2. Materials and Methods

2.1. Participants

A total of 78 children (41 girls and 37 boys) participated in the study. The children’s ages ranged from 41 to 47 months (M = 43.27; SD = 1.778). Apart from age, the requirements for sample selection were as follows: (a) not having completely acquired an understanding of FB, as measured by the unexpected content task, and (b) having a language development within the norm for their age group according to the Peabody Picture Vocabulary Test [39].

2.2. Procedure and Measures

In this study we administered a pretest, training sessions, and a posttest (a sentential complement syntax test was used both in the pretest and posttest, though the results are not reported in this paper because it is outside the objectives of this study). Although three different ToM tasks were used in the posttest (change of location, unexpected content, and appearance-reality), only the results of the unexpected content task are reported here, because this was the only task which was administered in both pretest and posttest, which we detail next. Each participant attended a total of five sessions (one pretest session, three training sessions, and another posttest session), conducted individually in a quiet area of the children’s school. In the first session the pretest was administered: first the unexpected content task and second the Peabody Picture Vocabulary Test. After the pretest, at intervals of three or four days, the three training sessions were conducted. Three or four days after the training was completed, the posttest was administered. In the posttest, we administered a new version of the unexpected content task. Each training session lasted from 5 to 10 minutes, while the duration of the pretest and posttest sessions ranged from 15 to 20 minutes. The parents were fully informed about the study and their consent was obtained.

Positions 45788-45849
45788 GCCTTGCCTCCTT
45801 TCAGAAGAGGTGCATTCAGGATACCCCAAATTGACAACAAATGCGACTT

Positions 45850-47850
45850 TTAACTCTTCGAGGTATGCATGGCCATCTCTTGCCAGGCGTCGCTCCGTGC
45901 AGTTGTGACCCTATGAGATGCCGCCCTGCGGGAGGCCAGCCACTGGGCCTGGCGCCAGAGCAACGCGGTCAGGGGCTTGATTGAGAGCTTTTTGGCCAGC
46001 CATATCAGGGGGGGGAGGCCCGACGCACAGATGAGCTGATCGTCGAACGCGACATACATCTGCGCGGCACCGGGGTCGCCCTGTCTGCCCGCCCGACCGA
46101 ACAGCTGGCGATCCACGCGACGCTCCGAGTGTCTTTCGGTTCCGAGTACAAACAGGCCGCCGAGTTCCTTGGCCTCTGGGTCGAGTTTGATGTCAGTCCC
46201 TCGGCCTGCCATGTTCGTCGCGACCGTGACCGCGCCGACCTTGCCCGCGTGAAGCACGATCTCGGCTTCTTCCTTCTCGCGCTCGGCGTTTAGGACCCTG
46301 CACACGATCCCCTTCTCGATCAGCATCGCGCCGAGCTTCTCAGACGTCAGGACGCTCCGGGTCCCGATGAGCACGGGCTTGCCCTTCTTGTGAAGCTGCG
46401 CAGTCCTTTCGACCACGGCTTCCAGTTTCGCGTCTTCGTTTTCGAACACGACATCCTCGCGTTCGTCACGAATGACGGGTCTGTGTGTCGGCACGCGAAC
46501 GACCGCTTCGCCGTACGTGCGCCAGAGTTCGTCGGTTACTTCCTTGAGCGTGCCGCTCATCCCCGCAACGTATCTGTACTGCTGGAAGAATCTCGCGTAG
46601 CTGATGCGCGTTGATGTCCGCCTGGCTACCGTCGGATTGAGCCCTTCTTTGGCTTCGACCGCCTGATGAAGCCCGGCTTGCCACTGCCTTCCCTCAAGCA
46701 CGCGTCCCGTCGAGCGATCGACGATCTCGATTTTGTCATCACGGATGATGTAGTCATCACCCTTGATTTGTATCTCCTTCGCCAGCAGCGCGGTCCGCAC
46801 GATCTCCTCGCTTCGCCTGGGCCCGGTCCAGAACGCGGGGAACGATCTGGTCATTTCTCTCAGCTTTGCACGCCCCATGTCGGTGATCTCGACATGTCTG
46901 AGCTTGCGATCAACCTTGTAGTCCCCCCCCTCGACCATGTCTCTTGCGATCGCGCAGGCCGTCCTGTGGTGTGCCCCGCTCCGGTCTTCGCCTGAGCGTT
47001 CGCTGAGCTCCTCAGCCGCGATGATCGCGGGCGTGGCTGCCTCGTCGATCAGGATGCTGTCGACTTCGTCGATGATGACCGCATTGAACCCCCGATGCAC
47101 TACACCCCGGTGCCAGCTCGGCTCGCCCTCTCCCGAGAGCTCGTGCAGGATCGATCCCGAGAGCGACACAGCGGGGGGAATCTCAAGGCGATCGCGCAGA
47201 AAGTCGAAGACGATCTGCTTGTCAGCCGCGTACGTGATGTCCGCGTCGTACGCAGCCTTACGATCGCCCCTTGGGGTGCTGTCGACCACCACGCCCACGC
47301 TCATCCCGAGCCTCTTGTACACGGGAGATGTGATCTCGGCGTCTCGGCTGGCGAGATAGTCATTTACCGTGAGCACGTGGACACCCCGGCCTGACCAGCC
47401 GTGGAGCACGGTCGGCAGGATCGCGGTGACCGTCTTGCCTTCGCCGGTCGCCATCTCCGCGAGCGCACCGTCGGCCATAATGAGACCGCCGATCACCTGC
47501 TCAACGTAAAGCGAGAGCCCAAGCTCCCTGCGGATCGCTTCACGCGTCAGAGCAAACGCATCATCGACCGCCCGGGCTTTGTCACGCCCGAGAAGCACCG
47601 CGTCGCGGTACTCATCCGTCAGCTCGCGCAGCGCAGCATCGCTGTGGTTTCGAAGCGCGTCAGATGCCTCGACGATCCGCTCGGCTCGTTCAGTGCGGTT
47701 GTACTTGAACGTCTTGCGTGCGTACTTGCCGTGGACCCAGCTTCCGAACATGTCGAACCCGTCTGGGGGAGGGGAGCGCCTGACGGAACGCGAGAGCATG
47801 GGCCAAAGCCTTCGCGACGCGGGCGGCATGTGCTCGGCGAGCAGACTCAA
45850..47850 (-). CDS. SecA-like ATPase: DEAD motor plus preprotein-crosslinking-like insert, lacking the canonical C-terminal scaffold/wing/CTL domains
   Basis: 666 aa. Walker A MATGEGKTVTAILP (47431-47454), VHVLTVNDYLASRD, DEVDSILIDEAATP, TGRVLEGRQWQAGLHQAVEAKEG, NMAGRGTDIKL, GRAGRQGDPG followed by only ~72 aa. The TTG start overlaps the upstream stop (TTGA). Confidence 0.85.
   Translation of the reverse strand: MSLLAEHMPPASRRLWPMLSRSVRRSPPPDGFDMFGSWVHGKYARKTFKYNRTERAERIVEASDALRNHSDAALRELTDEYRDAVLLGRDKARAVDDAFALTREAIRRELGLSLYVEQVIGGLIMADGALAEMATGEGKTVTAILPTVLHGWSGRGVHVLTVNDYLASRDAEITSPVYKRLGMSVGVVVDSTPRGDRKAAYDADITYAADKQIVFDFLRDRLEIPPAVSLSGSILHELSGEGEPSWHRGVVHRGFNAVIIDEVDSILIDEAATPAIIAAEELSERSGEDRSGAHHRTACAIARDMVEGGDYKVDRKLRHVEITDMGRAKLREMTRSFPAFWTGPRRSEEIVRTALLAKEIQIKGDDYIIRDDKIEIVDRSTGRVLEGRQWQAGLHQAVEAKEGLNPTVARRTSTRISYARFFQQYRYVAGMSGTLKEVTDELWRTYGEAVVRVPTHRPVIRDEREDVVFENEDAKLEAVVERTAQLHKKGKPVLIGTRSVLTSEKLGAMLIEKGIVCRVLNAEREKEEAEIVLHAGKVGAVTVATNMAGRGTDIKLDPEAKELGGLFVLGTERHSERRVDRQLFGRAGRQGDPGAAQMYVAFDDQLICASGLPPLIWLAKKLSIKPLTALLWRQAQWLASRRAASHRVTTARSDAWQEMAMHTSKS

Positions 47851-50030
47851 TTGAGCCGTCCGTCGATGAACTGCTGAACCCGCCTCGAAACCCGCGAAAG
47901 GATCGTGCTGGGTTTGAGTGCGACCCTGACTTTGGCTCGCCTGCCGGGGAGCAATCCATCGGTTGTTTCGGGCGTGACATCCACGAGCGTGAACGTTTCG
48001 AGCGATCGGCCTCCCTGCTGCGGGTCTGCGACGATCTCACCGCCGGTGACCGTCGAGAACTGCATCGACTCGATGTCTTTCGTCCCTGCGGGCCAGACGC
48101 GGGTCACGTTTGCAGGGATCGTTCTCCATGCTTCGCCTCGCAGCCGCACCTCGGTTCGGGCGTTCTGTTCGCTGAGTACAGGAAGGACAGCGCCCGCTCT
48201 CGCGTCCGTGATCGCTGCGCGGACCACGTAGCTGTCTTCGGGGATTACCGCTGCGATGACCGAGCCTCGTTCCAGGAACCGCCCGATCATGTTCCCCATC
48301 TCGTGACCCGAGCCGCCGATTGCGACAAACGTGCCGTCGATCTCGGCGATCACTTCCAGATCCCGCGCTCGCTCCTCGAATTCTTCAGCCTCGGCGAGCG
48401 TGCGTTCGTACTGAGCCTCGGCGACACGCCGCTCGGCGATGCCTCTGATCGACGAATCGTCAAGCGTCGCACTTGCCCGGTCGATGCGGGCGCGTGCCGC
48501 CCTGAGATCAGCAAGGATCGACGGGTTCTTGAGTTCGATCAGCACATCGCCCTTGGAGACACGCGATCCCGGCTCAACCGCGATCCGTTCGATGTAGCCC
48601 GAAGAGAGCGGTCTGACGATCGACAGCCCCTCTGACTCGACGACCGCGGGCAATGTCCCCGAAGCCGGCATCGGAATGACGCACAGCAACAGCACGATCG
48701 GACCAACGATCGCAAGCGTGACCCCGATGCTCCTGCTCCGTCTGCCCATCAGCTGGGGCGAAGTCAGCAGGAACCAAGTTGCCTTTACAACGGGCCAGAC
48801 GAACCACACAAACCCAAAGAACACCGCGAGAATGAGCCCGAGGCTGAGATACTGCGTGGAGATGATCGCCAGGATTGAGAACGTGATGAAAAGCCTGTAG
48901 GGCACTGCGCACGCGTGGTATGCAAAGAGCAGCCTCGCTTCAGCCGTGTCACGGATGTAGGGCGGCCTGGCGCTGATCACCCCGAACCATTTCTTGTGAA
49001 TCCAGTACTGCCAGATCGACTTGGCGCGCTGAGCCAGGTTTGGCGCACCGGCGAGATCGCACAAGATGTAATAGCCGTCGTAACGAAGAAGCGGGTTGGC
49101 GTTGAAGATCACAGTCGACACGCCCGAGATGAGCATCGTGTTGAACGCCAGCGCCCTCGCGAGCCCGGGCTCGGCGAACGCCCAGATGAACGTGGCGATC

Understanding of False Belief. To study children’s understanding of FB, they were given a version of the unexpected content task [30] and were asked first about their own FB concerning the contents of the box (representational change question: “What did you think there was inside the box when you first saw it?”) and second, concerning the beliefs of a classmate who had not seen the contents of the box (FB in others question: “If we show this box all closed up to a friend of yours, what will he/she think there is in the box?”). These two questions were worth one point each. In the posttest, the same task was used but instead of an egg box, a Smarties box with little rocks inside was used.

Vocabulary Test. To determine whether participants were within the normal range of language development, the Spanish version of the Peabody Picture Vocabulary Test was administered [39].